The Criminal Investigation Department (CID) of the Ghana Police Service has extended its investigations to the ex-gratia paid Members of Parliament (MPs) accused of receiving double salaries when they served as ministers of state under the previous regime.
This is because the accused MPs have told investigators that the double payments were deducted from their ex-gratia.
The former ministers, who doubled as MPs, who allegedly drew salaries as MPs and ministers of state at the same time, told the CID that they detected the double salary anomaly and notified the authorities for the right thing to be done.
Sources told The Finder that the CID is working closely with parliament to examine the ex-gratia paid the accused MPs to ascertain whether the detected double payments were actually deducted from their ex-gratia.
It is unclear the number of former appointees under investigations as the police and parliament are tight-lipped on the issue for now.
According to the sources, both parliament and the police have decided not to provide any further information at the moment until investigations progress to a certain point.
This, the sources said, was necessary to avoid providing contradictory information on the issue when concrete findings have not been established.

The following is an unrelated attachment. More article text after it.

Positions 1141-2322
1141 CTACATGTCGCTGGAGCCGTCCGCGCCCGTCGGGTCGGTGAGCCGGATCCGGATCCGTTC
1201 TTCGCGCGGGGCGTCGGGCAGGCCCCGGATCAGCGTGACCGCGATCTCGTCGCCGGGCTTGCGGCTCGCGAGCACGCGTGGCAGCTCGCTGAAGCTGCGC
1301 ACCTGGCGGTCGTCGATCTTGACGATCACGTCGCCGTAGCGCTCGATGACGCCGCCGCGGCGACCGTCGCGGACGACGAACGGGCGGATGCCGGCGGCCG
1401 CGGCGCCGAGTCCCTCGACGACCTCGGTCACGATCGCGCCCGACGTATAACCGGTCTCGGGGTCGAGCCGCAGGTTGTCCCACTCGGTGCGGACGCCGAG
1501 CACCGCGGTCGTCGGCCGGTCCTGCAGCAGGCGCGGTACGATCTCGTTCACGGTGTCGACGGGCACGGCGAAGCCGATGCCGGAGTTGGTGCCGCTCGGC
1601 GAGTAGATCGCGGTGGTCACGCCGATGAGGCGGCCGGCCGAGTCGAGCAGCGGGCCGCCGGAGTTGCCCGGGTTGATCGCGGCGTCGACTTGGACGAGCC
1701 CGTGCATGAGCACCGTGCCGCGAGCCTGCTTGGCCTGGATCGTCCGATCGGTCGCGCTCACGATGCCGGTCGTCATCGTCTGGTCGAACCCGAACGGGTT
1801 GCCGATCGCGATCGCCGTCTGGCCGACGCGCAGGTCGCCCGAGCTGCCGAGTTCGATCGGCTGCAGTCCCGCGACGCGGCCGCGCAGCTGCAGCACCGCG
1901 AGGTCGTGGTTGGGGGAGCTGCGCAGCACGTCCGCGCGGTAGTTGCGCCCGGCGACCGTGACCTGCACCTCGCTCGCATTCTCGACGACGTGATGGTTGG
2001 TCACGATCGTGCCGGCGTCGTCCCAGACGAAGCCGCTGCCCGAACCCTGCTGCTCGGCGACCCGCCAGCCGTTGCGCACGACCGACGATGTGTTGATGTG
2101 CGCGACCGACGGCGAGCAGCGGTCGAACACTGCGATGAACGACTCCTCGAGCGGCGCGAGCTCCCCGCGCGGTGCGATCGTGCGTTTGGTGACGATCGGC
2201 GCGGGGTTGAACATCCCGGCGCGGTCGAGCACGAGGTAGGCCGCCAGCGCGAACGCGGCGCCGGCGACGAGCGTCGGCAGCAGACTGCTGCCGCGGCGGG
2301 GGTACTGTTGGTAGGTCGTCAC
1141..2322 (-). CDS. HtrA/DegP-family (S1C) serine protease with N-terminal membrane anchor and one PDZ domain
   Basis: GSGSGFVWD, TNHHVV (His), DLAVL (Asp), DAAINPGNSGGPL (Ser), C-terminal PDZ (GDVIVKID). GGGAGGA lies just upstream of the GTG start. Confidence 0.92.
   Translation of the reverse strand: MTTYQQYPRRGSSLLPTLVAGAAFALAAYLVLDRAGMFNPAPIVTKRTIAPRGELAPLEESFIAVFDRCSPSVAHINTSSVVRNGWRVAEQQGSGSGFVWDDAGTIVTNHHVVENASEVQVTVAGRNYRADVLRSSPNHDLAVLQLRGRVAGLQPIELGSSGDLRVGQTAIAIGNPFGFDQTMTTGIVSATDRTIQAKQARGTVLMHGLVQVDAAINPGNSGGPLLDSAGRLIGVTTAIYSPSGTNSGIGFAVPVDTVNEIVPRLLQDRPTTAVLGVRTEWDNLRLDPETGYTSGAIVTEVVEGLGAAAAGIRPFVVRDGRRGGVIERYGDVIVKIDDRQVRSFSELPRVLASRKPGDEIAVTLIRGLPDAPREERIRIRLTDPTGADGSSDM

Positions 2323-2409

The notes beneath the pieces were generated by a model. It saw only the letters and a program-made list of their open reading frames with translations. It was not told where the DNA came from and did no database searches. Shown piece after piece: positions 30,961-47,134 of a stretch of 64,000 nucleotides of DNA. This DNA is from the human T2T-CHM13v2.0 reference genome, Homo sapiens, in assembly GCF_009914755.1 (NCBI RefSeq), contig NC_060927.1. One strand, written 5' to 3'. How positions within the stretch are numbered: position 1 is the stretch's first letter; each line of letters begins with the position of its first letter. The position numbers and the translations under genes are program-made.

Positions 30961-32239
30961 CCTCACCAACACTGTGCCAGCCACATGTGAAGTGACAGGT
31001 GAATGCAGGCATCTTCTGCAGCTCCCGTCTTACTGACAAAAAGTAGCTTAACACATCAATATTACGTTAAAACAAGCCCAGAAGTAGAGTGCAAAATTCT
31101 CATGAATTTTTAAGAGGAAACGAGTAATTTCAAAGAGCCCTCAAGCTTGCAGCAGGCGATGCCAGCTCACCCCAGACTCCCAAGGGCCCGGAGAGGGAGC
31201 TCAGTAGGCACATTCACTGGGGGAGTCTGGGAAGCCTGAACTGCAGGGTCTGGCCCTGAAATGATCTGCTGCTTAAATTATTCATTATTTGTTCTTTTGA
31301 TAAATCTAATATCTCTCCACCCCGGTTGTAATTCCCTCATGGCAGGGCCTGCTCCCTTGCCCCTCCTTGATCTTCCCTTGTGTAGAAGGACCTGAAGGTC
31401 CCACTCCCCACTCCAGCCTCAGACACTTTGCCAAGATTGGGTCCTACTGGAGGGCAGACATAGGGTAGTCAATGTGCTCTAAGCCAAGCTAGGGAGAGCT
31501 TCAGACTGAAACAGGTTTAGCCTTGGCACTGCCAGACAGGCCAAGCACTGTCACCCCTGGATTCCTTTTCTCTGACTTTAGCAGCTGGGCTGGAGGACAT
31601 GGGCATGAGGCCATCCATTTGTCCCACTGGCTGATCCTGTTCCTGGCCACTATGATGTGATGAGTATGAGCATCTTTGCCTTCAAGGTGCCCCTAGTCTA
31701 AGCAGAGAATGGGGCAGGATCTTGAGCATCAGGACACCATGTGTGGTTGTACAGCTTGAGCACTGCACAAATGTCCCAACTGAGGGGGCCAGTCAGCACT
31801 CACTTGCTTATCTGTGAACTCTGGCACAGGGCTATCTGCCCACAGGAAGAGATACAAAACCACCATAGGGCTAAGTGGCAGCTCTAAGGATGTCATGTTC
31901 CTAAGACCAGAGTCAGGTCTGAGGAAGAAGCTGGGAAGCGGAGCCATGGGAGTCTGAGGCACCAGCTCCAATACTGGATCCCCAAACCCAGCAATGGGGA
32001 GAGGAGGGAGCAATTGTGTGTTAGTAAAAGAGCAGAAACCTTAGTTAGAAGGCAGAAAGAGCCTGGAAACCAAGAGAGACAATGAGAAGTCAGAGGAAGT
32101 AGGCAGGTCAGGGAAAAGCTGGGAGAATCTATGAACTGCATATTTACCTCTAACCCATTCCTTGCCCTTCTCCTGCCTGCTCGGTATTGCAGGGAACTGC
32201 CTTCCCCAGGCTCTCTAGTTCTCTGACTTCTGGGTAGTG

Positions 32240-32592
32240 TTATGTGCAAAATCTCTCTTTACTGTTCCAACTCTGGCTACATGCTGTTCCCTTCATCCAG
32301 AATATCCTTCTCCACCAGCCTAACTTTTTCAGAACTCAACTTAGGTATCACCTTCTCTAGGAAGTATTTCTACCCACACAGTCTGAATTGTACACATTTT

The CID is focusing on suspects who took full salaries as MP and another as minister.
How it happened
The double salaries became possible because the pay departments of both parliament and the Controller and Accountant-General’s Department (CAGD) do not communicate.
Parliament is a subvented organisation, which allows it to pay its officers directly.
Therefore, while Controller paid the Ministers, parliament also paid the MPs who were also serving as Ministers.
As a result, the Controller and Accountant-General’s Department is on the defensive explaining that it cannot be blamed for the payment of double salaries for some ministers.
A minister is paid GH¢15,739, but a minister who is also an MP takes GH¢16,423.
Some MPs serving as ministers took salaries for both positions, and as a result bagged GH¢32,162 a month.
Some of the accused MPs have explained that they followed the rules, which require a minister who is an MP to choose one of the two pay packages.
They opted to take a minister’s salary, which is GH¢16,423, in December 2016, higher than an MP, who was entitled to GH¢13,686.
Such persons, therefore, received a top up of GH¢2,737 per month to finish off on a minister’s salary.